New Directions In Language Development And Disorders

Overview

This book is the proceedings of the Child Language Seminar, held 4-6 September 1998, in Sheffield, UK.
The book aims to provide an up-to-date overview of current research into child language development and disorders. Its 26 chapters, written by leading authorities around the world, address many of the key issues which are currently exercising the minds of child language researchers, and which are likely to motivate research for some time to ...

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Paperback (Softcover reprint of the original 1st ed. 2000)
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Overview

This book is the proceedings of the Child Language Seminar, held 4-6 September 1998, in Sheffield, UK.
The book aims to provide an up-to-date overview of current research into child language development and disorders. Its 26 chapters, written by leading authorities around the world, address many of the key issues which are currently exercising the minds of child language researchers, and which are likely to motivate research for some time to come.
A key theme of the book is the nature of language acquisition in children whose learning capacity is in some way impaired, and what this can tell us about language development more generally. The main topics covered are: cross-linguistic perspectives on language acquisition; the relationship between innate linguistic capacity and the specific properties of the language being acquired; syntax; argument structure; verbs and verb morphology; phonology; pragmatics and discourse; and literacy.

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Product Details

  • ISBN-13: 9781461368656
  • Publisher: Springer US
  • Publication date: 4/30/2013
  • Edition description: Softcover reprint of the original 1st ed. 2000
  • Edition number: 1
  • Pages: 303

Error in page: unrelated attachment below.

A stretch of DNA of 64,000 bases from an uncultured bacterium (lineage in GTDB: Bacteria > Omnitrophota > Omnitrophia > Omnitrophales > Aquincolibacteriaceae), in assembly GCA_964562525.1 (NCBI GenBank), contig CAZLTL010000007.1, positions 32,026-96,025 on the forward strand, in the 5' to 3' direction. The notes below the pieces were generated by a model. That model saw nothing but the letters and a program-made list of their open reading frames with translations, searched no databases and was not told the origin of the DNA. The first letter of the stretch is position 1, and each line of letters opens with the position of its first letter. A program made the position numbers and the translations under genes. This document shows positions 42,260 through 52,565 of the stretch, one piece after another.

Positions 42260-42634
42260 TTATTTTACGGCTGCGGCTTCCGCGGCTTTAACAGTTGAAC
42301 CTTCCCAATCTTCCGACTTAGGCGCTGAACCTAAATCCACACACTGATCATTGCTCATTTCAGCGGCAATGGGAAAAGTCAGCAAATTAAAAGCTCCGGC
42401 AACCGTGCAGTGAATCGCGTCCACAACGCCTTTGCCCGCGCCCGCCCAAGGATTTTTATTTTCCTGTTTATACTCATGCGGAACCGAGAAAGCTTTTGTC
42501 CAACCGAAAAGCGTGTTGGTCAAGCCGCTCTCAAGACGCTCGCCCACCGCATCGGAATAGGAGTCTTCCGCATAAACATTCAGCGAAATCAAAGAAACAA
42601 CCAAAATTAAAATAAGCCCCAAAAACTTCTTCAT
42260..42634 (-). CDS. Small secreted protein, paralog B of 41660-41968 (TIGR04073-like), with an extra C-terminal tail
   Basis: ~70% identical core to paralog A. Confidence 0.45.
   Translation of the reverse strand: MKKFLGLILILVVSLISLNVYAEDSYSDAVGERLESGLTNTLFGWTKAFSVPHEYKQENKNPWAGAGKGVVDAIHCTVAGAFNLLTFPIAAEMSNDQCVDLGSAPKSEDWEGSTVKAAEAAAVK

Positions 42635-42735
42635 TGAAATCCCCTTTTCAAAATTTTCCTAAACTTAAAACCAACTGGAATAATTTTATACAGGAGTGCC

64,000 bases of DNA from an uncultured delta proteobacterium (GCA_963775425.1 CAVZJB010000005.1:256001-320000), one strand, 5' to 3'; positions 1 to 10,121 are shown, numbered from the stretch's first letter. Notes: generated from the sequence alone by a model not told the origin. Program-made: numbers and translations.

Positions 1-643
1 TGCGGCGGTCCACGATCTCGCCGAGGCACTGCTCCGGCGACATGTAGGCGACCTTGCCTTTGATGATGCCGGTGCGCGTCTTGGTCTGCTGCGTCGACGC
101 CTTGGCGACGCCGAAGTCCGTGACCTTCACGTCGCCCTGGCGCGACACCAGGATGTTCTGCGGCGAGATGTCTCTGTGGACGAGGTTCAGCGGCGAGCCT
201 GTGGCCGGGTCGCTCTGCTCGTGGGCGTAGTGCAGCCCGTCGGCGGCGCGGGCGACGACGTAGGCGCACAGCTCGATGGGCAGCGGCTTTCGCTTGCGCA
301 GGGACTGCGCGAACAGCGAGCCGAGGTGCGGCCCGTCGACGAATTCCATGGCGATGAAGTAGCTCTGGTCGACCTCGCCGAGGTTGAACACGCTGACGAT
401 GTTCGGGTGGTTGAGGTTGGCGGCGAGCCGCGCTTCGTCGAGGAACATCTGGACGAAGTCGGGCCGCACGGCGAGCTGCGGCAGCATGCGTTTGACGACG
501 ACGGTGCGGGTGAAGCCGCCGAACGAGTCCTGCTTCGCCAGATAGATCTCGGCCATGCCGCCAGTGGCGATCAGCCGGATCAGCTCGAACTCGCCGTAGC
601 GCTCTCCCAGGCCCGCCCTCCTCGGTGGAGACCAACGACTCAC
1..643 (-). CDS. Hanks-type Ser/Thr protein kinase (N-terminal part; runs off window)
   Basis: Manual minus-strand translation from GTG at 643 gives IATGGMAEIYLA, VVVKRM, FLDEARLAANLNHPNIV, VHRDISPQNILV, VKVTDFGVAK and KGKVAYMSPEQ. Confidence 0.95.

• Product dimensions: 7.00 (w) x 10.00 (h) x 0.67 (d)

Table of Contents

Preface. 1. Normal and Abnormal Language Development: Common Ground? Theories of language learning and children with specific language impairment; L.B. Leonard. The relevance of recent research on SLI to our understanding of normal language development; G. Conti-Ramsden. Time parsing, normal language acquisition, and language-related developmental disorders; J. Boucher. How optional is 'optional' in the Extended Optional Infinitive stage? K. Brunger, A. Henry. Derivational morphology in SLI children: structure and semantics of Hebrew nouns; D. Ravid, et al. Speech monitoring in retarded children: evidence for metalinguistic competencies; Y. Levy, et al. Gesture use by two children with tracheostomy: getting ready to use words; M. Kertoy, A. Morrison. 2. Language Universals and Language Specifics. Three hypotheses on early grammatical development; M Garman, et al. Could a Chomskyan child learn Polish? The logical argument for language learning; E. Dabrowska. On the acquisition of pronominal reference in child-Greek; S. Varlokosta, et al. The emergence of periphrastic questions in child-French; B. Plunkett. 3. Argument Structure. The role of performance limitations in the acquisition of 'mixed' verb-argument structure at Stage I; A.L. Theakston, et al. Argument structure preferences in pre-school and school-age children; R. Ingham, et al. Argument structure alternation in French children's speech; I. Barriere, et al. 4. Verbs and Verb Morphology. Lexically-specified patterns in early verbal morphology in Spanish; V.C. Mueller Gathercole, et al. Infants of 24-30 months understand verb frames ; E.L. Bavin, C. Growcott. Morphological future in Italian children; C. Bazzanella, C. Bosco. Cross-linguistic developmental evidence of implicit causality in visual perception and cognition verbs; F. Franco, et al. What they hear is what you get? Infinitives and modality in child language and child-directed speech; E. Blom, et al. 5. Phonology. An experimental and computational exploration of developmental patterns in lexical access and representation; T. Loucas, W.D. Marslen-Wilson. Learning to produce three-syllable words: a longitudinal study of Finnish twins; T. Savinainen-Makkonen. The acquisition of the systematic use of pitch by German /English bilingual children: evidence for two separate phonological systems; U. Gut. 6. Pragmatics and Discourse. Acquisition of sentence-final particles in Japanese; J. Shirai, et al. Cohesion and coherence anomalies and their effects on children's referent introduction in narrative retell; M. Hickmann, P. Schneider. 7. Literacy. The cognitive determinants of literacy skills in a regular orthography; D. Nikoloulos, N. Goulandris. Social class does not predict reading success, but language and metalinguistic skills do; C. Chaney. Do children with literacy difficulties have non-native-like CVC perception? N. Thyer, et al. Index.

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